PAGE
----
June 01, 2010

Paul Passavant: The energy of blind faith (nukes, oil, and catastrophe) In the Sunday, May 30, 2010 New York Times Week in Review section, Elisabeth Rosenthal’s “Our Fix-It Faith” describes the blind faith of Americans in “technology” solving all of their problems. The eruption of the BP oil spill contradicts this technophilia, but Americans seem incapable of allowing this eruption to alter their psychological commitments. Not only have Democrats sought to embrace the Republican chorus of “drill, baby, drill!” as a way for the nation to meet its energy needs, but President Obama and many Democrats, like the weak-kneed “Blue Dogs” and the corporate sellouts known as the “New Democrats,” are also rushing to re-embrace nuclear power, after the latter has spent 30 years left for dead. The BP oil spill is exhibit A for the argument that we humans cannot rely on technology to protect us from the hazards of drilling for oil in the ocean. Indeed, we cannot stop the gush of oil into the ocean one month later! As gallons of oil continue to spread through the ocean, this will cause environmental devastation beyond our current ability to comprehend. This also means that the livelihood of many Americans who fish or harvest shellfish, and the families and communities that rely on their wages, will also face devastation, as we learned from the Exxon Valdez disaster, which now pales by comparison. And then there is the impact on those who simply want to be able to go to the beach and enjoy a swim in the ocean. So much...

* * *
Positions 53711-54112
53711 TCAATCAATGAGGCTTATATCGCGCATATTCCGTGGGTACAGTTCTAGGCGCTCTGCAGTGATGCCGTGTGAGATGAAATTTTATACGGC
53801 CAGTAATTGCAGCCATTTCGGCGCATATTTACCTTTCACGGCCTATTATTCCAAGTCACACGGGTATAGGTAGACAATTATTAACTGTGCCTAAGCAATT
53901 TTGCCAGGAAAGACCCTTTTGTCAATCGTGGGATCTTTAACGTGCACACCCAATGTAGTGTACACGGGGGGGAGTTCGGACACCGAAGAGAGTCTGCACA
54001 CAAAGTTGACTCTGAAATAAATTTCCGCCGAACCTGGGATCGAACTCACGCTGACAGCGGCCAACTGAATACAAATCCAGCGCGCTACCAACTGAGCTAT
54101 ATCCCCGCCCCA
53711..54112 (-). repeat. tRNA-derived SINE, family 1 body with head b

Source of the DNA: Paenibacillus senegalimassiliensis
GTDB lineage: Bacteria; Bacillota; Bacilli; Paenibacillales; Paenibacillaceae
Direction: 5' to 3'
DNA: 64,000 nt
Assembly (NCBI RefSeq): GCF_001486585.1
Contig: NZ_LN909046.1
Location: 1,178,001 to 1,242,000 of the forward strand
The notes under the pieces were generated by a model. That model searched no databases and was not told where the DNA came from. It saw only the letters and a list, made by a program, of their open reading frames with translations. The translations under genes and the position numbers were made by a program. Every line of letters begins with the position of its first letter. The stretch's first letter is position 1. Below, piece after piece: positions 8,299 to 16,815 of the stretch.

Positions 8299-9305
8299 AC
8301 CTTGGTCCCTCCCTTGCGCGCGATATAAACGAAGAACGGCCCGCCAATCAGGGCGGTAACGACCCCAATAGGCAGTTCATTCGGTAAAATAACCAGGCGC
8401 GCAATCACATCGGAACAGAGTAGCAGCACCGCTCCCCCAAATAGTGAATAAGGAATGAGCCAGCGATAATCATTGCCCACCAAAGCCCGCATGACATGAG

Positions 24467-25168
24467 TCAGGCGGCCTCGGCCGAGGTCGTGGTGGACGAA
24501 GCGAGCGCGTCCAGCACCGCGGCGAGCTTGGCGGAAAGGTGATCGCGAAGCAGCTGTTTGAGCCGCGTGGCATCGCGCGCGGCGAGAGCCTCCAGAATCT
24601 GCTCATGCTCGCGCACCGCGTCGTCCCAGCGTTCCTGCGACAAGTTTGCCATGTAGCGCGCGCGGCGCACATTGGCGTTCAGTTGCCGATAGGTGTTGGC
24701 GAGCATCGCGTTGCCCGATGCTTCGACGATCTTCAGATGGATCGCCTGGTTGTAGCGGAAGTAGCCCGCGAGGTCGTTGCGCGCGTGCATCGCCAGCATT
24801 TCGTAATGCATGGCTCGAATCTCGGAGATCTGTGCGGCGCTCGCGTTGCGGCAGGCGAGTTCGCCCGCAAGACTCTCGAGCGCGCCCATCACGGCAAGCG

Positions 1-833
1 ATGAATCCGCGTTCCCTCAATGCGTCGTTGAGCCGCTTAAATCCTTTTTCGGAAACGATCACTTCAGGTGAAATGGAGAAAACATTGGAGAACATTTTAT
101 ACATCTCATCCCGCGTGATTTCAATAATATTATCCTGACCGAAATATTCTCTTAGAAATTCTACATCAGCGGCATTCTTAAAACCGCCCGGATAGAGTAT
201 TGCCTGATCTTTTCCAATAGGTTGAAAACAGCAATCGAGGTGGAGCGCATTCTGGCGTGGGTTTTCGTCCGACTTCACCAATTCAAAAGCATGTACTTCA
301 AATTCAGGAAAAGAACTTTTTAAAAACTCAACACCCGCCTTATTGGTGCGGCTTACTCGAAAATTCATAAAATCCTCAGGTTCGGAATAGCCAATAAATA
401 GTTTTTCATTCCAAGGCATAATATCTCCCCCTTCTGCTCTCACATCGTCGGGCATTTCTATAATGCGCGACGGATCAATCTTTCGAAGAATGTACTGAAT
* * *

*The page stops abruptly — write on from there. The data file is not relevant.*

Zach Carter: Liveblogging The Rating Agencies Hearing | OurFuture.org Buffett just offered a standard defense of Corporate America that allows companies to do terrible things without any accountability. Buffett is the largest shareholder in Moody's. He says over and over again that he believes in due diligence-- making sure you understand what you invest in. But Douglas Holtz-Eakin and Phil Angelides pressed Buffett on whether he knew or should have known Moody's was doing terribly reckless things that endangered the global economy. Buffutt responded that he didn't know, and he couldn't be expected to know. Companies are complicated, and no shareholder can understand everything that a company is up to. This is an astonishing statement in a couple of respects. First, rating securities is the business Moody's is in, and they screwed up just about every aspect of that business they could have, from corporate debt to synthetic CDOs. This was not one employee somewhere misunderstanding one deal-- this was the entire company missing every aspect of its business. But here's the bigger question: shareholders are owners. If the largest shareholder doesn't know what a company is up to, and can't be expected to, how can you possibly expect that corporation to ever act in a responsible way? Complexity has become a dirty word in finance. Financial transactions have become so complicated that people simply cannot effectively evaluate them. That same problem is reflected on a larger scale in the way financial institutions operate. Nobody can effectively manage a behemoth like Citigroup that engages in hundreds of different multi-billion-dollar...

Jodi Dean

Jodi Dean is a political theorist.

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